You don’t grab-and-go at a place with chandeliers. You sit and enjoy your hot brewed coffee in a proper ceramic cup, in a plush, deep-violet, Alice-In-Wonderland-like chair, at a glossy, minimalist table.
You don’t come here for a high-octane, Sharpie-on-paper-cup, American coffee run. You come here for a fika, a leisurely, Swedish-style coffee break.
At a fika, one does not bark java code at the barista. One contemplates the luxurious array of pastries and selects a sweet pairing for that Swedish coffee.
And, yes, that’s Abba on the sound system. “Because it makes you smile,” says Nicklas “Nicke” Thuden, the Swedish, Nick Carter-lookalike who co-owns Johan’s Joe with his business partner and husband of six years, Bernt “Tudde” Thuden.
The couple ran a fika spot in Stockholm for nearly 15 years before selling it and moving to West Palm Beach.
“We take coffee very seriously in Sweden. When we got here, we tasted the American coffee and …” says Nicke, puckering his face to denote what he thought of the Americano stuff.
The new shop opened three months ago, bringing a clean Scandinavian aesthetic to the corner of South Dixie Highway and Fern Street. Sidewalk tables welcome you to a spacious café appointed with stylish reindeer motifs and white leather sofas, and punctuated by those chandeliers the Thudens purchased in Stockholm.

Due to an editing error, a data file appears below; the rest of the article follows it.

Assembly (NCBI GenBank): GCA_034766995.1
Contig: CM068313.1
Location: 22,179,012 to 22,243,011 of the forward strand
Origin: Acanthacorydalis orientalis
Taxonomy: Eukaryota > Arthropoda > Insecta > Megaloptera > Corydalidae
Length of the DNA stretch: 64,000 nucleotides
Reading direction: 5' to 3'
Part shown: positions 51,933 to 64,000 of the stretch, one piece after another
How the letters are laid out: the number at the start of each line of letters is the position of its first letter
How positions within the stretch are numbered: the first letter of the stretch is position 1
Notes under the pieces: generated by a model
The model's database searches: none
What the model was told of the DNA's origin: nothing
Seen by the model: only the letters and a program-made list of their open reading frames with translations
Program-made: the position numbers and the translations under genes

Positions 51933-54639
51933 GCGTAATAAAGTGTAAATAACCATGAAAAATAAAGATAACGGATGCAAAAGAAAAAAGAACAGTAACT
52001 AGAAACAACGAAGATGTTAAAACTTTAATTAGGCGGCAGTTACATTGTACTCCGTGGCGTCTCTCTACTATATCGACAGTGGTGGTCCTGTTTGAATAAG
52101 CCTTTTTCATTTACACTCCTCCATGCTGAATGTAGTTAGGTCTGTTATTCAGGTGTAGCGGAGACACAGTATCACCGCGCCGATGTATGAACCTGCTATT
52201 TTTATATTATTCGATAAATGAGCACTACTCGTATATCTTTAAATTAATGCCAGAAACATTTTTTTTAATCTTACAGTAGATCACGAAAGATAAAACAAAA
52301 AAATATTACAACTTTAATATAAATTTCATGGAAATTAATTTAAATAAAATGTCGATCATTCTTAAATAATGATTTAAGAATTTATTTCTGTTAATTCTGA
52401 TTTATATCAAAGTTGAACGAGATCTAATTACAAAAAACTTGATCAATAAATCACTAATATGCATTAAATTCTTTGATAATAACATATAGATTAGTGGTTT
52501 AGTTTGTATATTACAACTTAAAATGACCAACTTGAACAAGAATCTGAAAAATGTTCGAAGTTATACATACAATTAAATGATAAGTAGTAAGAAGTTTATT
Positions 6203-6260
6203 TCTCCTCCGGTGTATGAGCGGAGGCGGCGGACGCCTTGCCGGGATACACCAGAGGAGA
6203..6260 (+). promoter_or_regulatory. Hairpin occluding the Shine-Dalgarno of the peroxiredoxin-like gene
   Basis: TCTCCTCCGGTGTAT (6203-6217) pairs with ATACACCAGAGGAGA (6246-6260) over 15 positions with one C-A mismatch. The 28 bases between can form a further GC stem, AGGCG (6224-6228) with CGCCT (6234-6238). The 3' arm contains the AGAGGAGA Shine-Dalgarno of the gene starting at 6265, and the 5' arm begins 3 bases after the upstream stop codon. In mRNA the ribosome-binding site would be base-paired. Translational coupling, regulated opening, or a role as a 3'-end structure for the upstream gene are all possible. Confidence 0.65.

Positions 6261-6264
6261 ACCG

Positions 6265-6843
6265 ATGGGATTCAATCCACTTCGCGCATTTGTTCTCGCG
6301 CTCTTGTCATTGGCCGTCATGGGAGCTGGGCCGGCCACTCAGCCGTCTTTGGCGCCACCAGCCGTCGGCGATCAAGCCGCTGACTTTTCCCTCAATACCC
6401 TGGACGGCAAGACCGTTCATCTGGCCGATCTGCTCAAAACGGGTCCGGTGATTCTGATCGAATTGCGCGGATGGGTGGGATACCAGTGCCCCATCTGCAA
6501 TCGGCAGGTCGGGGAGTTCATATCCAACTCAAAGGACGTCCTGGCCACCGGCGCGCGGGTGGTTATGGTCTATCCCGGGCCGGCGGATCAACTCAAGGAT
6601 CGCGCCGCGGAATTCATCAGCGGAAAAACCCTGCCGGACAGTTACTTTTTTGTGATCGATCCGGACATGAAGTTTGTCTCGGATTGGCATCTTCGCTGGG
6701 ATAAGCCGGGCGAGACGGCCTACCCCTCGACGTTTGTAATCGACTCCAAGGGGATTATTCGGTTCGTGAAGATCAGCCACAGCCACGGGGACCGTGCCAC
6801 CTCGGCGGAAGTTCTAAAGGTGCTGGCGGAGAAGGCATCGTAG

“We want to show people a different kind of coffee shop,” says Nicke, who concedes the first few weeks were slow at the counter-service café. “But the best advertising for us has been the customers themselves. They come back. I think they like us.”
Those who come for the décor and vibe will find a chill space for reading, for conversation and for enjoying a meal. Those who come for the joe will find ecologically friendly Swedish coffee that’s bold yet smooth and leaves no aftertaste. The shop owners brew (and also sell packages of) Löfbergs Lila coffee, roasted in Karlstad, Sweden.
“For a fika, you take a brewed coffee and maybe a cardamom bun – always with a pastry,” says Nicke.
For the pairing, there are plenty of breads, pastries and chocolates, some made on premises, others baked at the Polar Scandinavian bakery in Atlantis. And beyond the sweets, there are salads, sandwiches, breakfast dishes, Swedish pancakes and heftier entrées, such as Swedish meatballs with béchamel sauce, crepes, and salmon dishes.
“We want to promote Sweden a little bit. We want to let people here experience Sweden,” says Nicke, who reports that large brunch crowds pack the place on Sundays.
As for the name, the couple that ran Nicke and Tudde’s Café in Stockholm for so many years opted for the more accessible “Johan’s Joe.”
“It’s a family name,” says Nicke. “We wanted to make it easier for Americans to say.”
At present, the café is open Monday through Friday from 7 a.m. to 6 p.m., weekends to 4 p.m. The owners have applied for a beer and wine license and, once they get it, they plan to extend hours Thursday, Friday and Saturday to 9 p.m.
“So people can come when it’s dark outside and enjoy the chandeliers,” says Nicke. “And the Champagne.”
IF YOU GO
401 S. Dixie Hwy, West Palm Beach; 561-808-5090; JohansJoe.com